Naturopathic Kitchen: Green Beans

Hands passing a tray of green beans across a table.

Green beans, also called string beans, are a healthy ingredient that often makes an appearance as a side dish on holiday tables. However, these mild-tasting beans deserve to be part of your diet all year round because of their high nutritional content and versatility. They can be eaten raw as a snack, steamed, roasted, chopped and added to soups and stews, stir-fries, pasta dishes, and more.


The Health Benefits of Green Beans

Good Source of Dietary Fiber

Green beans are an excellent source of soluble fiber, with a 100-gram serving containing three grams of fiber. 1 Soluble fiber is an important support for gut health because it promotes the growth of healthy bacteria that aid in digestion. 2 Getting enough dietary fiber can also help promote healthy weight loss and blood sugar management. 3 4 

High in Vitamins & Minerals

Green beans are an easy way to increase your vitamin and mineral intake. They are a good source of vitamins A and C, and also the minerals magnesium, calcium, phosphorus, and iron. 5 Vitamin A plays a key role in eye health, skin health, and reproductive health. 6 Vitamin C is an antioxidant that helps protect the body from harmful free radicals, supports immune function, and reduces inflammation. 7 8 9 

Green beans contain a number of minerals and are especially high in magnesium. Magnesium is an essential nutrient that is crucial for a number of bodily processes, including protein synthesis and energy production. 10. However, only 50% of Americans are consuming an adequate amount of magnesium. Adding more green beans to your diet is a great way to naturally increase your magnesium intake. 

Low in FODMAPs

FODMAPs, which stands for Fermentable Oligosaccharides, Disaccharides, Monosaccharides, and Polyols, are a group of short-chain carbohydrates and sugar alcohols that are poorly absorbed in the small intestine. 11  When these substances reach the colon, they can be fermented by bacteria, leading to the production of gas and other byproducts. This fermentation process can cause symptoms such as bloating, gas, abdominal pain, and changes in bowel habits in some individuals. 12 13 Green beans are a low-FODMAP food, making them suitable for those with IBS, other digestive disorders, and anyone else following a low-FODMAP diet.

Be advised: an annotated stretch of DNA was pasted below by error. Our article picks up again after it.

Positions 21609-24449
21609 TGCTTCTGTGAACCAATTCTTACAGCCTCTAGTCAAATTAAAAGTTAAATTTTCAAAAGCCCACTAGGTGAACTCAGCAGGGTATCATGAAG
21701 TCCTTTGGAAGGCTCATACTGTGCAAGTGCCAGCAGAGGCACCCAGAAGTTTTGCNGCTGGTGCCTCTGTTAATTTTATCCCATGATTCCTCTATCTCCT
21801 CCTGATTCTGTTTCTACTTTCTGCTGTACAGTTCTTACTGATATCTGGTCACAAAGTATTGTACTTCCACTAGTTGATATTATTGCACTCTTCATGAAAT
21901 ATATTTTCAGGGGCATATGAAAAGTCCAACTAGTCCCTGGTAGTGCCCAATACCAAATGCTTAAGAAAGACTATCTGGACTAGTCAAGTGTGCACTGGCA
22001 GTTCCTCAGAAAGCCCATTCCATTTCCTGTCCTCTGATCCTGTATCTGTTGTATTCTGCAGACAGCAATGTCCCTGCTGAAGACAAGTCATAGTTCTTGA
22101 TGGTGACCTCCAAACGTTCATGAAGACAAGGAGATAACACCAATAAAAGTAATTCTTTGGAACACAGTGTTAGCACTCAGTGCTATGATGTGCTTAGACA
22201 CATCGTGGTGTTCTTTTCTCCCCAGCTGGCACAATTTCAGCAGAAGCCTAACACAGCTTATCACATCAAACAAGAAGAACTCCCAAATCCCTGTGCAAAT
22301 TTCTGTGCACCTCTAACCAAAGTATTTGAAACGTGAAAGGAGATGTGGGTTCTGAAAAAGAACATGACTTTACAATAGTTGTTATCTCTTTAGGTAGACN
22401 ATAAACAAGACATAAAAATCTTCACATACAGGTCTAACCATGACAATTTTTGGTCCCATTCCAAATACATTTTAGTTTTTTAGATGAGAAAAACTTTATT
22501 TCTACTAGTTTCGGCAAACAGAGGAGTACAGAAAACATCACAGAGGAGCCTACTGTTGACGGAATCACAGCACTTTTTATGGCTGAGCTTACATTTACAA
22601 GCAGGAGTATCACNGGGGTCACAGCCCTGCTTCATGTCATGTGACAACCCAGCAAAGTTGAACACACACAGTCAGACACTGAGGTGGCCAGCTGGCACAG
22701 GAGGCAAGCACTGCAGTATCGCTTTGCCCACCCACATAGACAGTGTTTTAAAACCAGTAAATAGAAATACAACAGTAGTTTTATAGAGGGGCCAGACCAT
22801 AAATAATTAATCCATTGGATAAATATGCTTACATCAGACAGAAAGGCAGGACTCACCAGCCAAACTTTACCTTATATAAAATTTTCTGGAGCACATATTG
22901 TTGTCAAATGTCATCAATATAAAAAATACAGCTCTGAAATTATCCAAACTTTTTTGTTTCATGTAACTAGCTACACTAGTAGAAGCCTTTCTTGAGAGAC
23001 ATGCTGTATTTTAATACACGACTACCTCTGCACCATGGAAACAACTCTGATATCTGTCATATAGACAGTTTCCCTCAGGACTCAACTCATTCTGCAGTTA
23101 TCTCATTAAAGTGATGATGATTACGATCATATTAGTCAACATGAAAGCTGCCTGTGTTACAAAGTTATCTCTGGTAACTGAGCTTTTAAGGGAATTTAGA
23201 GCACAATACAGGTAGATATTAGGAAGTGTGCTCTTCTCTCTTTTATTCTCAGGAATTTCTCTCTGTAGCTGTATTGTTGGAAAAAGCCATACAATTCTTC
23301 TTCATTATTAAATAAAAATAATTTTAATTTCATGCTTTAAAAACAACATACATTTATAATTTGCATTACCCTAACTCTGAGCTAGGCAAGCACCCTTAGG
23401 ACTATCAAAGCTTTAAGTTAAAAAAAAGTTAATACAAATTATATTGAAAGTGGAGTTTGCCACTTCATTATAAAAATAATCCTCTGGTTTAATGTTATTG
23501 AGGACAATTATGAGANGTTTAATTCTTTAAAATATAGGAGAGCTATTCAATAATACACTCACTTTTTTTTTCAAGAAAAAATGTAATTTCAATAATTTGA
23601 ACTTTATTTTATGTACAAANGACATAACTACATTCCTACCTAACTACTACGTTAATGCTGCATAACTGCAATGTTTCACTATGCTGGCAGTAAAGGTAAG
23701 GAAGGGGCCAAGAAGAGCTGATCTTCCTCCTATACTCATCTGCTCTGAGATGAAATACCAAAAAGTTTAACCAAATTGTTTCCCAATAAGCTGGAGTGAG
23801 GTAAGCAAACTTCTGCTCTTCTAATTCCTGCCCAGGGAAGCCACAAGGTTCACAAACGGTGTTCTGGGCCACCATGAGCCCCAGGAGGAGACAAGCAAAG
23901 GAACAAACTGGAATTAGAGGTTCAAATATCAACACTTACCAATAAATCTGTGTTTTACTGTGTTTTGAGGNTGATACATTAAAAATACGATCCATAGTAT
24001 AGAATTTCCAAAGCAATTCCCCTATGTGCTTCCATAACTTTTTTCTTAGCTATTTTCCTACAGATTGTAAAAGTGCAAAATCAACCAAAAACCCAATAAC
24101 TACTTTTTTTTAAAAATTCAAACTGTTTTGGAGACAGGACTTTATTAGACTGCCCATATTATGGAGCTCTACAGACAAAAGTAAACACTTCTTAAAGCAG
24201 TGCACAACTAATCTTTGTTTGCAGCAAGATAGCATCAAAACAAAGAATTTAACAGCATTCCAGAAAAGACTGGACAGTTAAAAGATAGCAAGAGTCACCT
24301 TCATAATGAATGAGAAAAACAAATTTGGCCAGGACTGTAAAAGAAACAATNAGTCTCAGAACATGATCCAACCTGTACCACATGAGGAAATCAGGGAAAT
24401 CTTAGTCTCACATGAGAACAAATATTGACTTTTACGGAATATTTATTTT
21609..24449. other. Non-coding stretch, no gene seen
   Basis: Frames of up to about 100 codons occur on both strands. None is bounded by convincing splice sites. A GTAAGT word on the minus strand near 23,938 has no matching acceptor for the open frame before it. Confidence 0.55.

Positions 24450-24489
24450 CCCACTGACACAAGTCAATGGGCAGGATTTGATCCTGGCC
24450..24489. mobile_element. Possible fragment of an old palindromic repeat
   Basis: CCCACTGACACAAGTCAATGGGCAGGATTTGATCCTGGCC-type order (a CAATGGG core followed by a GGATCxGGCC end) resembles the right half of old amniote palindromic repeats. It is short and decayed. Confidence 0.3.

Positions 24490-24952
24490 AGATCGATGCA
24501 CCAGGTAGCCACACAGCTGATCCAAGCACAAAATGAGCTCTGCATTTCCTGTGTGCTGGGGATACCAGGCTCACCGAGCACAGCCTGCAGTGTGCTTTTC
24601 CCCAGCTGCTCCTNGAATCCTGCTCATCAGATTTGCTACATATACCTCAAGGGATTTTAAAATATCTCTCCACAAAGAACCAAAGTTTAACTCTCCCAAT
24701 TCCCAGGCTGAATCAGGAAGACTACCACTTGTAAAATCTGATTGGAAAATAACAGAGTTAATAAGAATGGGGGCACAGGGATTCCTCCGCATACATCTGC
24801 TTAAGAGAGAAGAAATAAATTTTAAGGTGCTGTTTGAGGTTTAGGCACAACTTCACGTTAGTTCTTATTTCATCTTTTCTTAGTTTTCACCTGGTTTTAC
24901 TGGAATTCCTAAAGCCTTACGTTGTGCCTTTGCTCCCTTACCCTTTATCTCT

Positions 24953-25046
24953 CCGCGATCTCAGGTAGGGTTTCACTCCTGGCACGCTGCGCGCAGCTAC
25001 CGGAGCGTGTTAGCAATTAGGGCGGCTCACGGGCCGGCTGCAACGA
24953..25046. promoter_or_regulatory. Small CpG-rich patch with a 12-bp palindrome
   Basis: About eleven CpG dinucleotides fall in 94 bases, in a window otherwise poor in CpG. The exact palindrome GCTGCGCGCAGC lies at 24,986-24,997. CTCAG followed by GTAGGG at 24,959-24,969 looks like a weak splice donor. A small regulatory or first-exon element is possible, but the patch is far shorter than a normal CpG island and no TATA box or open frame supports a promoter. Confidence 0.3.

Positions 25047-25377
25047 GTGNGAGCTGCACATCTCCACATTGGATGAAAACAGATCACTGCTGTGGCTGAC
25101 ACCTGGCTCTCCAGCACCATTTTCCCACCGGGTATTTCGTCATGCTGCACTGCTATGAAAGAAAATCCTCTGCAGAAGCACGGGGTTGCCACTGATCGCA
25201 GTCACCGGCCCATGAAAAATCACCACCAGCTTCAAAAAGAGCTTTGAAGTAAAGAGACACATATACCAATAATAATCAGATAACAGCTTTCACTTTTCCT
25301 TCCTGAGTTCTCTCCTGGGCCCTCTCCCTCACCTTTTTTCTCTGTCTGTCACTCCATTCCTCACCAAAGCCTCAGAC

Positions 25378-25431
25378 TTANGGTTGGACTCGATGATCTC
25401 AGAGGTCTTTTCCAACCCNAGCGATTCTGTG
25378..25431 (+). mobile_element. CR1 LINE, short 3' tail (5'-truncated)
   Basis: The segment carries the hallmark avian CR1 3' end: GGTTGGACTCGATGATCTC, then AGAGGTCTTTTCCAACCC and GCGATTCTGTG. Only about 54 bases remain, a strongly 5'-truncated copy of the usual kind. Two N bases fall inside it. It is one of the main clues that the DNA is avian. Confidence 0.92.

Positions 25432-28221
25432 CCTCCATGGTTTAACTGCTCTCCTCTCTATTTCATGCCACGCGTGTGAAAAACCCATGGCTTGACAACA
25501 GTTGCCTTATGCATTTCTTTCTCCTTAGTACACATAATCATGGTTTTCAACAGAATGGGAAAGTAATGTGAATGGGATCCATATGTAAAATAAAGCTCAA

Green Bean & Sesame Salad

Simple and so easy, this green bean salad is delicious served hot or cold. The key is the Japanese-inspired addition of toasted sesame seeds. Enhance the flavor with versatile Miso Tahini Dressing, which adds characteristic sweet/salty/sour notes from fermented soybeans. Lemon juice, garlic, and cilantro combine to make this dish fresh and lively.

Recipe courtesy of Bastyr University.


1 lb green beans

2 tbsp sesame seeds

1 cup rice wine vinegar

1 cup sesame tahini

1 cup water

1⁄4 cup lemon juice

2 cloves garlic, minced

1⁄2 cup cilantro, chopped

1 tsp ground black pepper


In a 3-quart saucepan, bring 2 quarts of water to boil. Cook green beans until barely tender. Drain and chill in ice water. Drain and pat dry. In a dry skillet over medium-high heat, cook sesame seeds, stirring constantly, until lightly browned.

Meanwhile, make the Miso Tahini Dressing by mixing vinegar, tahini, water, lemon juice, garlic, cilantro and ground pepper. Extra dressing can be stored for up to a month in the refrigerator.

Mix beans, sesame seeds and 1/2 cup dressing. 


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